Al Brunner, a manager with the FAA’s NextGen and unmanned aircraft operations in Fort Worth, compares the unmanned aircraft industry now to where the regular airplane industry was 100 years ago. The industry emerged, industry standards and government regulations gave some direction, the industry expanded rapidly, companies consolidated, and a universe of specialized occupations developed.9 The UAS and SUAS markets can be expected to do the same across a broad range of commercial and non-military applications.
UAS JOB MARKET
Ben Gielow of the Association for Unmanned Vehicle Systems International is bullish on UAS job growth potential. His trade association projects job growth in the field will grow at 3.5% to 4.5% a year through 2025.10 That would mean the number of Americans directly employed in the unmanned aircraft field would grow from a little less than 25,000 non-military workers today to about 46,000 workers in 2025.
“Although the FAA is still very restrictive in who can fly unmanned aircraft, we do still see a lot of growth in this industry,” said Gielow. “Once the airspace is opened up for routine UAS operations, we think the market will grow even further.”11
Pending these new rules, employer demand for UAS-specific skills remains rather sparse in Texas. A recent check of online help wanted postings found only 40 job openings in Texas strongly related to unmanned aircraft systems. These included mostly military and defense related jobs with defense contractors like Lockheed Martin, Camber Corporation, Qinetiq North America, L-3 Communications, and Bosh Global Services.
“Maintenance, sustainment and servicing jobs will be created,” said Andy Pennington, senior program manager of UAS training systems for K2Share in College Station. “Employers will need to send existing employees to ‘difference training’ so they can transfer existing skills on manned aircraft to unmanned aircraft.”12
He also sees basic economics of cost cutting as a key driver for the unmanned aircraft industry. “It is dictated by cost savings that will be attained by having fewer pilots and not having to pay for their weight and life support on the aircraft. Essentially, unmanned aircraft systems can save money. And the weak economy is driving the shifting market that way,” he said.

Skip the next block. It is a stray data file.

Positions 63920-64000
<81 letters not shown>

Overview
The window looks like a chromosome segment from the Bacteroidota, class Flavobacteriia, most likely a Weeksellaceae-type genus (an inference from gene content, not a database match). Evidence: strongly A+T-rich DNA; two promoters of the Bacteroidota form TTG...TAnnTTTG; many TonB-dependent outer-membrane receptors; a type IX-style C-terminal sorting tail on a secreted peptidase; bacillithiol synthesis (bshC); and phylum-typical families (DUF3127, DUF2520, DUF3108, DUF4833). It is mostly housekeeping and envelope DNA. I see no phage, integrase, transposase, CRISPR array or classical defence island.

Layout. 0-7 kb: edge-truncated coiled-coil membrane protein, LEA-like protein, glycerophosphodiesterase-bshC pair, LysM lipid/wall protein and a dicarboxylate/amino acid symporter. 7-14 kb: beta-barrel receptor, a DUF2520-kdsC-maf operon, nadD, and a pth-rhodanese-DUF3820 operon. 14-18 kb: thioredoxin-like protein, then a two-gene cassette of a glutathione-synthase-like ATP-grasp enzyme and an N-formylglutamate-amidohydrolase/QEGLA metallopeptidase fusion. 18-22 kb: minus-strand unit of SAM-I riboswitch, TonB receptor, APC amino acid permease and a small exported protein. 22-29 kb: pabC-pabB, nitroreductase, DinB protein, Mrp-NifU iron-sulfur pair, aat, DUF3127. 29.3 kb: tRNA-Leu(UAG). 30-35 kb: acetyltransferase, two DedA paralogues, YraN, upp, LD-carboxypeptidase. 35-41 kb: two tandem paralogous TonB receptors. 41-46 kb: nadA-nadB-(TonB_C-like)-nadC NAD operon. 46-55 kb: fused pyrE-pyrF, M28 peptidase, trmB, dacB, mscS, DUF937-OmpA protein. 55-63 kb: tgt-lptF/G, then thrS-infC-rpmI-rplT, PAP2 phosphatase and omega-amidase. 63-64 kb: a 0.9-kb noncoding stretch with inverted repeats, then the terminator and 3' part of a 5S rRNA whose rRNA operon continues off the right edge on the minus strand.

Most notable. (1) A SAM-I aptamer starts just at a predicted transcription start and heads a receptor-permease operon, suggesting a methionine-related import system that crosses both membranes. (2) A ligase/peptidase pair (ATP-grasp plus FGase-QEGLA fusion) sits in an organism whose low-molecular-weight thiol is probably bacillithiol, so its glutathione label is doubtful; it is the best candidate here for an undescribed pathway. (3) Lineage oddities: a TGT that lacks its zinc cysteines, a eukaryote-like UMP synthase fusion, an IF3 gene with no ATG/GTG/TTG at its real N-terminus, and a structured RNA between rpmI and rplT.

And that would bring the unmanned aircraft industry to Texas, he figures. “Texas has existing aircraft manufacturing and sustainment businesses,” Pennington said. “Also, [the unmanned aircraft industry] is heavily dependent on the availability of unrestricted airspace – and Texas has a lot of that.”
Texas can further build an unmanned aircraft industry as more aerospace workers are leaving NASA and looking for related jobs, Pennington said. And with a rich aerospace heritage and many existing aerospace companies, Texas makes sense for unmanned aircraft companies and—eventually—training programs.
Pennington and his co-workers are hoping that some Texas community can create an unmanned aircraft industry cluster like the one in Grand Forks, N.D. The Grand Forks Chamber of Commerce proudly points out how the community has more than a dozen companies and 250 new jobs in just the last two years from startups and existing companies setting up shop with their products for the unmanned aircraft industry. That growing cluster of companies is fed by a nearby university and community college teaching courses in unmanned aircraft systems.